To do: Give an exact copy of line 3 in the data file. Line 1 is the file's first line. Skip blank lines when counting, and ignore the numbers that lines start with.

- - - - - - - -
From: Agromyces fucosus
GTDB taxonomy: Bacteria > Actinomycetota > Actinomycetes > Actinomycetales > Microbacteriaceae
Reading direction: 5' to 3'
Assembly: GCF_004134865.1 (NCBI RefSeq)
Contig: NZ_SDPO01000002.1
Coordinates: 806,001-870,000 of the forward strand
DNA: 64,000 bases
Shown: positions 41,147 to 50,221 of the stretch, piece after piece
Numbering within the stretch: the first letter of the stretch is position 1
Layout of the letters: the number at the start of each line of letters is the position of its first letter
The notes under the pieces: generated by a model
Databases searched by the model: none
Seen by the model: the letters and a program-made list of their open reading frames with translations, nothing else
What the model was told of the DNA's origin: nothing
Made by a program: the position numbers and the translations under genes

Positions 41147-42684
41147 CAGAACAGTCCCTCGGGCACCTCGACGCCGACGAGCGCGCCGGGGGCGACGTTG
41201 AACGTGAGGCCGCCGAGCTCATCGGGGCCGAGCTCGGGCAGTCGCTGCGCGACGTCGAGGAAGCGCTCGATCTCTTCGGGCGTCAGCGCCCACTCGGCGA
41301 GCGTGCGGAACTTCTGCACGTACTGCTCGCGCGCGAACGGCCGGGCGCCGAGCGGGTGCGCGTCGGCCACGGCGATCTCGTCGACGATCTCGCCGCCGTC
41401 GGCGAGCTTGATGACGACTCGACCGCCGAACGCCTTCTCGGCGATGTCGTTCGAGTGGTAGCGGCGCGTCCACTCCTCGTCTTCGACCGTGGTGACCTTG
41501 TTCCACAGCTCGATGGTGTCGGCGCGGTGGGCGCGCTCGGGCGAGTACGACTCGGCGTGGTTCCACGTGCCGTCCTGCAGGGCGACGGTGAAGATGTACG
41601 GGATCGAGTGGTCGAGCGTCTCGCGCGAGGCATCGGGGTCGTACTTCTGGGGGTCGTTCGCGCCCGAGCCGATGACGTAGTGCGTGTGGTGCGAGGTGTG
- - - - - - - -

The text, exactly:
Reading direction: 5' to 3'